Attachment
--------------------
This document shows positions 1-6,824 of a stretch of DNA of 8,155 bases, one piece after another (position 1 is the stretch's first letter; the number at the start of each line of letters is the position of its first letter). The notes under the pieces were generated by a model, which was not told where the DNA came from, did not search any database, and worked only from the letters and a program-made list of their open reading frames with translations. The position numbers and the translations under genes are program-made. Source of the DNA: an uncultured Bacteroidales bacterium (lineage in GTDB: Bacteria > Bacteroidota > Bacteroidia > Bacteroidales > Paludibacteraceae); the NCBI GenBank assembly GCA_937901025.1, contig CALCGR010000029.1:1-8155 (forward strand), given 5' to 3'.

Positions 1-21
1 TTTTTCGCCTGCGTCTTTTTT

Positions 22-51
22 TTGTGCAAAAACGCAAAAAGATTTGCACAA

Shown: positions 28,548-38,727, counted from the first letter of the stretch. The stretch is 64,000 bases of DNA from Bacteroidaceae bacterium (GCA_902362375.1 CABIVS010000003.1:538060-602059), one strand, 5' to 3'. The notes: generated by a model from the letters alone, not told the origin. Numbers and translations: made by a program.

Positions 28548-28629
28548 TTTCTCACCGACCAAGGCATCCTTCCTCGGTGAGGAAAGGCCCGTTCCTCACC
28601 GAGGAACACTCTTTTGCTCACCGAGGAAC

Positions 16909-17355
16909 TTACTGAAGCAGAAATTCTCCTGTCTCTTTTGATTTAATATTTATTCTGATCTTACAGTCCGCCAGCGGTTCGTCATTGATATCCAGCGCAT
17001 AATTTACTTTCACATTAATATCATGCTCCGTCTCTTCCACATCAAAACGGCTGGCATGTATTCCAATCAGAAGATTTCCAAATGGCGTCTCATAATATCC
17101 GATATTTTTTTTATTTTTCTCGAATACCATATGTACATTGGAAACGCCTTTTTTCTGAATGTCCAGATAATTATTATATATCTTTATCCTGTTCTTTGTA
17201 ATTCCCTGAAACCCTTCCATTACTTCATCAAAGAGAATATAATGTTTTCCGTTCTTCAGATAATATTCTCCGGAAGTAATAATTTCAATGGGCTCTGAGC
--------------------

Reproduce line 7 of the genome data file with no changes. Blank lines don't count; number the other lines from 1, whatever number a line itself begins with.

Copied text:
Positions 28548-28629